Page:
In this early spring there are already flowering plants growing wild where my lawn used to be. Unlike the large-petaled and gaudy crocuses and daffodils planted in place, there are plants that just seem to turn up. I could describe these as weeds i.e. plants growing where they are not wanted. But for me right now these tiny plants with their delicate flowers are forming a good groundcover that will be replaced by violets later in the month. They attract wildlife and are edible for the gardener too.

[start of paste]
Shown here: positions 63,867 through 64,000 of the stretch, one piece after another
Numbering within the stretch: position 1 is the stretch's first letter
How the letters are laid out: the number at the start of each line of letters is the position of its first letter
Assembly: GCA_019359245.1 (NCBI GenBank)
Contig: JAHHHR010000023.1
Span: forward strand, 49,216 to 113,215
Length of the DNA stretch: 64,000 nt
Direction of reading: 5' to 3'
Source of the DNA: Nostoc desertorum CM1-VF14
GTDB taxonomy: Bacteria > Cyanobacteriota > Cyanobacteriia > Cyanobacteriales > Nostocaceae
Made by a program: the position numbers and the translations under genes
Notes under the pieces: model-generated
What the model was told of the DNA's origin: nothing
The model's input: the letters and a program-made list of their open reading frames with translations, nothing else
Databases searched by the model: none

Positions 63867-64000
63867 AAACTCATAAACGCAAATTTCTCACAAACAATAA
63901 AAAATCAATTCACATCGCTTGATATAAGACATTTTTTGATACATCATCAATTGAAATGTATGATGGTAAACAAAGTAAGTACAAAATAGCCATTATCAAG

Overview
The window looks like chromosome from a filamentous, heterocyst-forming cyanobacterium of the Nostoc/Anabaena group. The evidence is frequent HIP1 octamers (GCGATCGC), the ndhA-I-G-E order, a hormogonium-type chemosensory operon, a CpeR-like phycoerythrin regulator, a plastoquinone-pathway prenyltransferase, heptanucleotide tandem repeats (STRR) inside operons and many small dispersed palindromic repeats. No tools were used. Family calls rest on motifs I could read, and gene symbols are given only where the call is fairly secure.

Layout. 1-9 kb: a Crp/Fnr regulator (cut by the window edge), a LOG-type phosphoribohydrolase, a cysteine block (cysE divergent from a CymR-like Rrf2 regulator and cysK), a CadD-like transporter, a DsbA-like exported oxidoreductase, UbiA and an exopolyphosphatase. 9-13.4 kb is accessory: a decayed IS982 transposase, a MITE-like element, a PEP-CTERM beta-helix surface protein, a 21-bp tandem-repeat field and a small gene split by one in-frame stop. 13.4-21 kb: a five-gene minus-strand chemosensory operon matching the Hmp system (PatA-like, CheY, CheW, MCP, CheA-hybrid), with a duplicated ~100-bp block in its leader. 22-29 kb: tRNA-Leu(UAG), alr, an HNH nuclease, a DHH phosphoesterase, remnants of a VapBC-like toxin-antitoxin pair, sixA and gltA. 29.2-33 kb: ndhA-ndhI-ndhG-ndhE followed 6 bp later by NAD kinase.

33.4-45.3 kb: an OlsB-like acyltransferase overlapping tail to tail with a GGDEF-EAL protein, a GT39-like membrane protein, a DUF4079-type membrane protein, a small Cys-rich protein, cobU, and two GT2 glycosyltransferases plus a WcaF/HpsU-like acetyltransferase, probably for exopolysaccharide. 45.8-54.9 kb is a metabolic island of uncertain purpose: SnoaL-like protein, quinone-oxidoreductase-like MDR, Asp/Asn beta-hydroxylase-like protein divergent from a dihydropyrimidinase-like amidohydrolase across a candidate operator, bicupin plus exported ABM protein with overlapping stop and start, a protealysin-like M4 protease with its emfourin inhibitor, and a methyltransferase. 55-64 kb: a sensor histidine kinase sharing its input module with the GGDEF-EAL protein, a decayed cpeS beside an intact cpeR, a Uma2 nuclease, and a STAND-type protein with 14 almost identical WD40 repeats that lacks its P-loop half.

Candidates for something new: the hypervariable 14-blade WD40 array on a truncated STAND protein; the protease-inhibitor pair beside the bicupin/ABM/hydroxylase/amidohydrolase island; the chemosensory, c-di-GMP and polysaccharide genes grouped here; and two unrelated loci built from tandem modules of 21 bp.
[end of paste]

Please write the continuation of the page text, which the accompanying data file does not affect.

Hairy bittercress (Cardamine hirsuta) attracts butterflies such as the Spring Azure. It bears clusters of tiny white four-petaled flowers on long stalks above a basal rosette of deep green compound leaves. Seeds are held in long, narrow pods, which release seeds explosively far and wide. If you want to stop the spread of this annual plant pull up the basal rosette of leaves before the seeds ripen and use as a bitter herb. As with other members of the mustard family its leaves are loaded with vitamins, minerals and antioxidants.